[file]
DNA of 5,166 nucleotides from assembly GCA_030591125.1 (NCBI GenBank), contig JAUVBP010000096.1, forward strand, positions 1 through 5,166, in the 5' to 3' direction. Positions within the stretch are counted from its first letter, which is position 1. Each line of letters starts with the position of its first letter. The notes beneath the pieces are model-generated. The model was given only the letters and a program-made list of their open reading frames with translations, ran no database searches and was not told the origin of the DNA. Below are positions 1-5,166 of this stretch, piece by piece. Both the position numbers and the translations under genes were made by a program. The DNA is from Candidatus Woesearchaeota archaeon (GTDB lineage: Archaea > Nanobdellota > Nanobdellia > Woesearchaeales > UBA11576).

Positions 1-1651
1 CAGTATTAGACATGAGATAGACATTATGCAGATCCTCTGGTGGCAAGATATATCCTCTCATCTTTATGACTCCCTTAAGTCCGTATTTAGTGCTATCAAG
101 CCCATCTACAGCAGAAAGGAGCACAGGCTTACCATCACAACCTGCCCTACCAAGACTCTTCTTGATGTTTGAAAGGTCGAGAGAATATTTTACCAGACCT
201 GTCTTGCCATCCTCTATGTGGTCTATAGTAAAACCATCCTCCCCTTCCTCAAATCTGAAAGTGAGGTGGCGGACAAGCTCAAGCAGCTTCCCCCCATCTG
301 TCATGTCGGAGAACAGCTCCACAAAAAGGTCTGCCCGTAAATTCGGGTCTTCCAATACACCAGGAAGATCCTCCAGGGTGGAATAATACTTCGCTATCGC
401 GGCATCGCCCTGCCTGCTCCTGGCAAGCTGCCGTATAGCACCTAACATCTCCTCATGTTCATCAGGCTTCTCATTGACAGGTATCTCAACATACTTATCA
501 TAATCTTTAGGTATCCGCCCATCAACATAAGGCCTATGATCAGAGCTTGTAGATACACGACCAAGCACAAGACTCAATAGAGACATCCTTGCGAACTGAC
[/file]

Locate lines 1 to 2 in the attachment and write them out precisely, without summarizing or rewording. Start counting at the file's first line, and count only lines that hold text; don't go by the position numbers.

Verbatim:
DNA of 5,166 nucleotides from assembly GCA_030591125.1 (NCBI GenBank), contig JAUVBP010000096.1, forward strand, positions 1 through 5,166, in the 5' to 3' direction. Positions within the stretch are counted from its first letter, which is position 1. Each line of letters starts with the position of its first letter. The notes beneath the pieces are model-generated. The model was given only the letters and a program-made list of their open reading frames with translations, ran no database searches and was not told the origin of the DNA. Below are positions 1-5,166 of this stretch, piece by piece. Both the position numbers and the translations under genes were made by a program. The DNA is from Candidatus Woesearchaeota archaeon (GTDB lineage: Archaea > Nanobdellota > Nanobdellia > Woesearchaeales > UBA11576).

Positions 1-1651